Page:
Now what is it about the BMJ Chrissy Ed?

The paper is published in the BMJ Christmas Edition.

We take things seriously but light heartedly? Or they’re a joke through and through?

“It’s not rocket science” is a phrase often used by disgruntled bosses to employees failing to do something simple. But its impact hinges on one thing – rocket science being difficult.

According to new research, it isn’t.

Announcing the EV capacitor

OK, so, we know that folks who drive ICEs sometimes run out of petrol/derv. So, hitchhike, get a can of gas, return, carry on.

Can’t do that with a ‘leccie. Got to get power source to come to car, or tow car.

So, an American small fry company has just seen it’s stock jump from $3 to $10 by announcing the mobile charging solution. Which is a diesel generator on the back of a truck. Which is pretty cool I thought.

But that’s not good enough. We here, we stout readers and creators – for you are all such with your comments – of this blog are going to go one better.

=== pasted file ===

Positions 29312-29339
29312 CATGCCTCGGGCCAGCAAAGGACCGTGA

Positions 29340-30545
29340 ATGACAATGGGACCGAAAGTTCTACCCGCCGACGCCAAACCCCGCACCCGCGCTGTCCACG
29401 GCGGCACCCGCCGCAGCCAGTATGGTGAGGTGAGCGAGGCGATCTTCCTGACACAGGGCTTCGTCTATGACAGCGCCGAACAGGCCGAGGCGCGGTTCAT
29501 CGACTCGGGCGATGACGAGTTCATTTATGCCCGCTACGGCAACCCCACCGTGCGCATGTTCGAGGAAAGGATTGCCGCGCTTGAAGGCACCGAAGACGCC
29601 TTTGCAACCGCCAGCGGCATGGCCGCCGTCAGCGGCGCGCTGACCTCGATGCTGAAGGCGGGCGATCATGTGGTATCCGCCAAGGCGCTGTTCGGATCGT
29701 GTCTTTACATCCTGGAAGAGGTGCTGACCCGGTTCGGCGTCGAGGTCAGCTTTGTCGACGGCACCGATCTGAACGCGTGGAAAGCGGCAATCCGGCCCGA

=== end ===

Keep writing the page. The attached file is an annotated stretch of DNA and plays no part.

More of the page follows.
We’re going to create the company which sells capacitors for EVs.

Well, maybe capacitor isn’t the right word. But, back when, you used to be able to buy little gadgets – they were a big craze for a short while – which would short an AA battery or the like into your mobile phone battery. Give you 10 mins or whatever of charge. So, how do we do this with car batteries? What’s going to be that emergency burst of 5 miles (say) of ‘leccie that can be carried in the boot, on the back of a two truck, to get a power stranded EV up the road to a charger?

I assume the answer is either a diesel engine or nowt, given that shorting enough power to actually charge an EV would kill but is this so? And anyway, who cares, just think of the stock price!

So, a science question

We’re all aware that smallpox went one way in the Colombian exchange, syphilis the other (no, don’t tell me it didn’t). Populations entirely unused or exposed to either died in their droves.

We also know that populations free of measles (say, Faroes) die in their drifts when it finally arrives.

So, colds and ‘flus. Making the distinction between the two. Clearly these have been around a long time. But then so also have human populations been very split for a very long time. So, did the European cold kill lots of Americans? The European ‘flu? The American versions lots of Europeans?